Food and Water for Iraq
By Steven Ehrenberg
Adnan Abdul Zahra sells cigarettes to support his wife and three children in Basra, the second-largest city in Iraq. His sales bring him about 50 dinars a day, or about two-and-a-half cents. This isn't enough to feed himself, let alone his whole family.
The United Nations, the United States, and many international organizations are working hard to provide relief supplies to millions of Iraqis like Zahra and his family. It's a huge task, especially with the continuing violence. The biggest problem facing relief workers is not delivering the suppliesit's ensuring the safety of relief workers in Iraq.
"Security is the major issue," said Gordon Weiss, a spokesman for the UN International Children's Emergency Fund (UNICEF). "That being said, there are some really good, solid programs going on."
The World Food Program (WFP) solicits and distributes food donations from countries around the world.
"We're moving almost 1,000 tons [of food] per hour into Iraq," said spokesperson Trevor Rowe. It's the largest food-aid operation in historyand it's more than enough food for the entire Iraqi population.
The food is shipped by the WFP to Iraq's neighbors, where it's loaded onto trucks and driven to Iraqi warehouses. More trucks carry the food from the warehouses to central locations throughout the country. The food is then taken from there to a network of shopkeepers in each city.
"Every family registers for the rations, and families go once a month to pick up their food," said Antonia Paradela, a WFP spokesperson in Iraq. "They don't have money to go to the supermarket, or to the grocery store. Sometimes they sell a bit of this food if they are poor, to buy fruit and vegetables."
A food ration provides enough for one person per day to survive. It contains wheat and flour, rice and beans, sugar, milk, salt, tea, and soap.
The WFP plans to deliver about 2.2 million tons of food into Iraq by Octoberthe same amount it delivered to the entire world last year.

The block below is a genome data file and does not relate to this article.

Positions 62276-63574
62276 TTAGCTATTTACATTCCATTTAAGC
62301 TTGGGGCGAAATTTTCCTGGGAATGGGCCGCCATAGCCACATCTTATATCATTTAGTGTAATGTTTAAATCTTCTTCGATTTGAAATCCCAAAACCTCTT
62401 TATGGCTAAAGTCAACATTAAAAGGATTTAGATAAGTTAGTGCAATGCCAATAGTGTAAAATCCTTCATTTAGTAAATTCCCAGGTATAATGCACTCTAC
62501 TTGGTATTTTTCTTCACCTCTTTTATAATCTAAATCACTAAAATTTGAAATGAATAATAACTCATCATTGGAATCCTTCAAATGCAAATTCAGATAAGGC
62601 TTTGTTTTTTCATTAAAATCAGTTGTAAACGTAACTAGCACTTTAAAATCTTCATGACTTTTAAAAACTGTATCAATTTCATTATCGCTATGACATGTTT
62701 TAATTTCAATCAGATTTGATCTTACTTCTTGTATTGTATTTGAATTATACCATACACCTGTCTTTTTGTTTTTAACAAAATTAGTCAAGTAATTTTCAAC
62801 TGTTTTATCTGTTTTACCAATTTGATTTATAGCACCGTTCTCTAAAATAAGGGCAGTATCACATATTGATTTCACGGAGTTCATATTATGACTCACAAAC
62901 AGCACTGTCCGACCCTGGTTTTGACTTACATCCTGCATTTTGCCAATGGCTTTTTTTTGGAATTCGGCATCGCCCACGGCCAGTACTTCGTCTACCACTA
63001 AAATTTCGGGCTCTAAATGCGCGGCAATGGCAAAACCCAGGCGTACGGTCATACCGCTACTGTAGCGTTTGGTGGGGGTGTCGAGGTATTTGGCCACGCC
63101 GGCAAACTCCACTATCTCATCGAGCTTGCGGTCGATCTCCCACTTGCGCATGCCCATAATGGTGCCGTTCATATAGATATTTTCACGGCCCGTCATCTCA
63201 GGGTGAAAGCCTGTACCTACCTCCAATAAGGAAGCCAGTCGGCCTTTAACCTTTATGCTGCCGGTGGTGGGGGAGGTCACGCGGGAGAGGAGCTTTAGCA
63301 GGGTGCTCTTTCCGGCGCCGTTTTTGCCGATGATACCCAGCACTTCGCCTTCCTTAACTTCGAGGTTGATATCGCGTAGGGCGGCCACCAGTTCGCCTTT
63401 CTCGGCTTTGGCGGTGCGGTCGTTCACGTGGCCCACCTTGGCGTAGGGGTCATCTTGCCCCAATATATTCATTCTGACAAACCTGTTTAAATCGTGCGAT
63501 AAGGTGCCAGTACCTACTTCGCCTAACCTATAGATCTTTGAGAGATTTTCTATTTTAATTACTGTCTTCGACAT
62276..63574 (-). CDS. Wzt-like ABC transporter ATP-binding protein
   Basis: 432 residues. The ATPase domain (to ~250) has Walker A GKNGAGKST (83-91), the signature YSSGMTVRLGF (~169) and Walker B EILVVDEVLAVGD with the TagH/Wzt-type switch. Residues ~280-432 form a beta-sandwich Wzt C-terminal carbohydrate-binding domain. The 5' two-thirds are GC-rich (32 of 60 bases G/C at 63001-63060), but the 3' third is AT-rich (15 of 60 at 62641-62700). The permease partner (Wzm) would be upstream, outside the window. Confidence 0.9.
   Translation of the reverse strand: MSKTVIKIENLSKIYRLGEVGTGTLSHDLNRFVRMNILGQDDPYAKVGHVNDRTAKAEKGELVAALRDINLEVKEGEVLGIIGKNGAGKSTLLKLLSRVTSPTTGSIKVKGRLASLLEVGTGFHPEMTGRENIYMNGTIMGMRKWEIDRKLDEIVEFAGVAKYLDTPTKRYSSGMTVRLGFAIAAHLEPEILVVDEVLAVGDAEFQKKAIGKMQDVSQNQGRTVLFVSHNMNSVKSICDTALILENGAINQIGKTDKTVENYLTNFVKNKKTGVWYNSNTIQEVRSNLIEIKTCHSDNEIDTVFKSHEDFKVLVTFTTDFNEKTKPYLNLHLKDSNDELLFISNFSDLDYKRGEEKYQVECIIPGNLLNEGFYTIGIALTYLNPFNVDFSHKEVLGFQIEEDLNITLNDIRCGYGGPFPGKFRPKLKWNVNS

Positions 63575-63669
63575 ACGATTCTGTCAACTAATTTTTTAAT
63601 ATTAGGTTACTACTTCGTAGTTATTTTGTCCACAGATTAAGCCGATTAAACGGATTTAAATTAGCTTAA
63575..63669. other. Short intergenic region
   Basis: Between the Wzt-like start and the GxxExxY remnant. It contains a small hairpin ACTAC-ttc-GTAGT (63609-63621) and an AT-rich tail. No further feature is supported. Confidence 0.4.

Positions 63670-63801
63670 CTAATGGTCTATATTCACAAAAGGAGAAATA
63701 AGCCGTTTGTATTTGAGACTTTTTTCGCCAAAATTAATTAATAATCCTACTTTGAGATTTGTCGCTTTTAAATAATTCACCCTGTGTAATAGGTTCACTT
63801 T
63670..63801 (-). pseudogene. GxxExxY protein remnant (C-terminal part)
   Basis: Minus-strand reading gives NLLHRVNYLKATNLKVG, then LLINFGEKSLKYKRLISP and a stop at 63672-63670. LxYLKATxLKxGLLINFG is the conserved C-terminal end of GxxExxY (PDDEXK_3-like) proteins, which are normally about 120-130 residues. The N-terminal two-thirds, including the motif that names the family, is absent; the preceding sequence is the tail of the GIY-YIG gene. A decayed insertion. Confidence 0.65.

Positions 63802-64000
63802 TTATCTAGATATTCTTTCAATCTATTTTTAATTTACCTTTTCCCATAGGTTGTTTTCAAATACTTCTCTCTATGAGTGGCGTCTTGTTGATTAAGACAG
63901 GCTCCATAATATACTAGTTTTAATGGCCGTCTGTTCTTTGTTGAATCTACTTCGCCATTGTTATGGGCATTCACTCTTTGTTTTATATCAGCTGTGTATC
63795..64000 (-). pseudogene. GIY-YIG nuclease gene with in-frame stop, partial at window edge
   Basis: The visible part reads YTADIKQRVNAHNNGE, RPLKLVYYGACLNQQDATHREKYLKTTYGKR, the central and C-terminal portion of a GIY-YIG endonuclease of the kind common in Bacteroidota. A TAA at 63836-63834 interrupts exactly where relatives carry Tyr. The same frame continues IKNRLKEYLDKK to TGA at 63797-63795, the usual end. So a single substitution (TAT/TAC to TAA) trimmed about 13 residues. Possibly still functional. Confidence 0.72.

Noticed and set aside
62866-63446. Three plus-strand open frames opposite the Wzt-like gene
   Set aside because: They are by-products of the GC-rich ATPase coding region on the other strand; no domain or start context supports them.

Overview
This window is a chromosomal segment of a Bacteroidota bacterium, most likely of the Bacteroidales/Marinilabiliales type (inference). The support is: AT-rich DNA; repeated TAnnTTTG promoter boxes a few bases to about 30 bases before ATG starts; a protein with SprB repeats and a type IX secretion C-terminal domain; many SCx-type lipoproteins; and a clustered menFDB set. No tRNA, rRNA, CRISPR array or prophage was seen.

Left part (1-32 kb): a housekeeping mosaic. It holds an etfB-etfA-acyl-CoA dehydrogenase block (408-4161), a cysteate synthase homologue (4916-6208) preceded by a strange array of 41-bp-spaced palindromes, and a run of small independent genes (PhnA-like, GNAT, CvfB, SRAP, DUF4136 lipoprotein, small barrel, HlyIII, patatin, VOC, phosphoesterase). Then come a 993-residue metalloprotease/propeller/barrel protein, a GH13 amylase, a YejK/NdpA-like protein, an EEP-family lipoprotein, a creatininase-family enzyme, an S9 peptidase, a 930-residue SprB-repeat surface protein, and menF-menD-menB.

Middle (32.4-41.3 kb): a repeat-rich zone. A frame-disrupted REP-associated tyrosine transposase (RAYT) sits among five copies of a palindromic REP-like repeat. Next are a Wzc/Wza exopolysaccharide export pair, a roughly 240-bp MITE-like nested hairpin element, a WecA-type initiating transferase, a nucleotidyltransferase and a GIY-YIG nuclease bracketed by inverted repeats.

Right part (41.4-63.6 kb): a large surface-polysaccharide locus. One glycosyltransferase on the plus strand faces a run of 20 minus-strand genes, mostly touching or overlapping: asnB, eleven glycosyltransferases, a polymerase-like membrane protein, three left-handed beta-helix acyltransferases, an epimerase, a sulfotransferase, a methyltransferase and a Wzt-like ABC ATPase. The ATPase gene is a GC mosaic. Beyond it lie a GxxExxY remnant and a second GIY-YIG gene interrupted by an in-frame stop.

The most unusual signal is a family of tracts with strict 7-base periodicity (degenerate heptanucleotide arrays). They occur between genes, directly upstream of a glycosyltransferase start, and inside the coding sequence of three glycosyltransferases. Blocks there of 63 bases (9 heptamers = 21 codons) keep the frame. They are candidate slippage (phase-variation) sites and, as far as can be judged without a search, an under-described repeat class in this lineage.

People need clean water to survive. In fact, humans can go much longer without food than they can without water. In Basra, as well as other Iraqi cities, fewer than half of their residents can turn on the faucet and drink what comes out.
UNICEF is in charge of restoring clean water to Iraq. It sends more than 100 tankers a day to deliver the water, and tons of chemicals and powders to clean it. In the meantime, plans are under way to fix broken treatment plants, pumping stations, and pipes.
Weiss described the difficulty of repairing the water system in Iraq to Scholastic News Online.
"If you trace [the water pipe] back, the first problem will be a broken water pump," he said. "Maybe it's been looted; perhaps it's been damaged during the war; perhaps they have no electricity. If you trace the pipe back further, you get to the pumping station. It may no longer have the chemicals to cleanse the waterbecause the chemicals have been stolen or damaged.
"If we trace the pipe back to the electricity station, [we find that] it's been looted or damaged, or it's run out of fuel. If we trace that problem even further back, we come to the ministry of power and waterand we find that the building has been bombed or looted. Or we find that people haven't turned up for work.
"The health of a child is at the end of a very long pipe, and at the end of that pipe you get water coming out," said Weiss. "The water is either good or bad. What we're getting at the moment is a lot of bad water and a rise in the number of children who are sick."
Humanitarian organizations are managing to make a dent in the problem of providing food and water to what was once a rich country. Before the war, Adnan Abdul Zahra depended on rations from the Iraqi government to eat. Now he and millions of his fellow Iraqis must depend on the rest of the worldat least until his country is stronger economically.